Domestic violence in our society is very recurrent and makes many people suffer. However, these people are sometimes unaware that they are victims and therefore do not think to seek help. Let’s read Assita’s story which illustrates the vicious circle of domestic violence, a circle from which it seems impossible to escape.
“Zaksooba* just gave me two more beautiful beaded loincloths and gold jewelry. I will wear them next week to the market. All the women will tell me Assita what a beautiful loincloth! Assita you are beautiful! Assita you shine! Assita you are really blooming! I will throw thanks and furtive smiles at them, fleeing their gaze so that they do not perceive the inner pain I am experiencing. The week before, Zaksooba had beaten me severely for a reason I still don’t know, after calling me names and telling me what a useless, worthless and incapable woman I was. It wasn’t the first time this had happened. Yes, there was a first time.
The first time I suffered domestic violence
It was 5 years ago. I remember it like it was yesterday. That day, he came back from service and found me still in the kitchen. It was my first day of work and I couldn’t finish the kitchen before he arrived. Then he said in a threatening tone: “in the next five minutes I want to see my meal on the table” and left. Of course he came back and found the table still empty because the meal was not ready. He joined me in the kitchen and beat me severely. I had cried and quickly wiped my tears when the children came to the kitchen. That night my husband went out again and didn’t come home until the next morning to get ready for work. He didn’t say a word to me. As for me, I had spent the whole night wondering if I would be able to combine my professional life with my life as a housewife. I was thinking of resigning from my job in order to concentrate on my family life. And that’s what I finally did.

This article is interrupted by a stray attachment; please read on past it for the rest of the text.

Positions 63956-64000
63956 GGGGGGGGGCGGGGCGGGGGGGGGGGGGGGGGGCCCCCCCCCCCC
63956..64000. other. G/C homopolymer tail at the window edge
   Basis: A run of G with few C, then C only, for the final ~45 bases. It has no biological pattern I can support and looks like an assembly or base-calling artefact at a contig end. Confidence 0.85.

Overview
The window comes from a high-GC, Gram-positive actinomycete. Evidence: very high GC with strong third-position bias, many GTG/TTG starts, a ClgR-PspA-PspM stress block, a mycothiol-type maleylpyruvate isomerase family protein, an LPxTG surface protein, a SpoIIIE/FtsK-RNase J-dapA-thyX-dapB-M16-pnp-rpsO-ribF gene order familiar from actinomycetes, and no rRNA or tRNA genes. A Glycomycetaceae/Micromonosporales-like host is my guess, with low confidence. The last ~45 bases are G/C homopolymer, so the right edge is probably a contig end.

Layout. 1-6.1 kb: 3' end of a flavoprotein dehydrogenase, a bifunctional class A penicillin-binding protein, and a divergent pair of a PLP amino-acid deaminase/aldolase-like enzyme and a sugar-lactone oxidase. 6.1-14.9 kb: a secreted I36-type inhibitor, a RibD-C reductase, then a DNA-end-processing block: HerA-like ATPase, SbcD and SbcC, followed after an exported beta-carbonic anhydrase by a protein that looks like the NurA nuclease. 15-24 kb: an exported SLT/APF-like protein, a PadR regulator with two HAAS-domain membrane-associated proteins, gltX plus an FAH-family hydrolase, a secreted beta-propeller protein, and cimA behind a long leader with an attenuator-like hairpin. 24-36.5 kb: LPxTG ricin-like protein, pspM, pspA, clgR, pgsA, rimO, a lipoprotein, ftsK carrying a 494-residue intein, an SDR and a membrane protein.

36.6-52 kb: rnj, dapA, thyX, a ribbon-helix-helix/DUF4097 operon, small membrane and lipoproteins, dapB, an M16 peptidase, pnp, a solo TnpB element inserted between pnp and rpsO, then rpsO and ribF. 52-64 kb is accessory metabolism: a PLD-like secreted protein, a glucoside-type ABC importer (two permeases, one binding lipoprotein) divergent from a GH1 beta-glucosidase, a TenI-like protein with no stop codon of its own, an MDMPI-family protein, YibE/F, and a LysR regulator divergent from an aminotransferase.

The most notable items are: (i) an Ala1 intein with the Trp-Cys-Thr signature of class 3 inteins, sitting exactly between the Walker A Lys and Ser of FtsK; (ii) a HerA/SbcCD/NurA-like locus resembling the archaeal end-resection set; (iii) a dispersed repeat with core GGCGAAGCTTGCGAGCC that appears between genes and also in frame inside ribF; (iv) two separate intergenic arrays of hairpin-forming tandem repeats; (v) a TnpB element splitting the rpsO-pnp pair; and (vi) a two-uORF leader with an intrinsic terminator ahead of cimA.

The following week, my husband bought me a new car. He didn’t explicitly tell me that he was doing it to make up for it, but that was the clearest indication of it. I was happy, I told myself that I had made the right choice to give up my job to devote myself to my family. I also told myself that my husband deeply regretted his action and that it would never happen again. He had become very attentive and receptive to my requests.
I did not hesitate to advise my friends to be more focused on the life of a housewife to maintain peaceful and friendly homes because I thought I held the secret of family happiness.
They all envied me and often came to me with their marital problems to which I found no other solution than to tell them to submit to their husbands and to respond correctly to their desires. Little did I know that the beating I had received a few weeks earlier would not be the last.
The second, the third, the nth time
Soon it became a habit for my husband to lay hands on me or to say humiliating things to me. Yes, he had a second, third and nth time. Each time I suffered a lot, but I justified my husband’s behavior by recognizing that I should have done this better or behaved better in relation to that. And then he never failed to give me a few small gifts or gestures of attention to show me how sorry he was. This reassured me and gave me hope that he wanted our relationship to work properly. I was not aware of the routine in which I was navigating. Deep down, I was suffering a lot.
Leaving is not an option
Of course I thought about leaving, but I didn’t have the courage or the means. I wondered what the women I advised all day long to be exemplary wives and live a good family life would think. And the children, what would become of them? There was also my mother, to whom I had once whispered the idea of leaving and who immediately retorted that if I wanted to shame her, I could do so; the message was clear: leaving is not an option.”
And yet it is necessary to seek help when one suffers from the acts of violence of a partner whatever their forms. These acts of violence can be physical, verbal, psychological, economic, sexual or administrative. Help and support should be sought mainly from competent people or organizations working in the field of human rights.
*Zaksooba: head of the family in Moré language.
Note: This blog can be of your interest: The power dynamics of contraception.
About the author: Sirina Sompingda Ouedraogo is a feminist with a passion for sexual and reproductive health. She is a medical student based in Ouagadougou, Burkina Faso.
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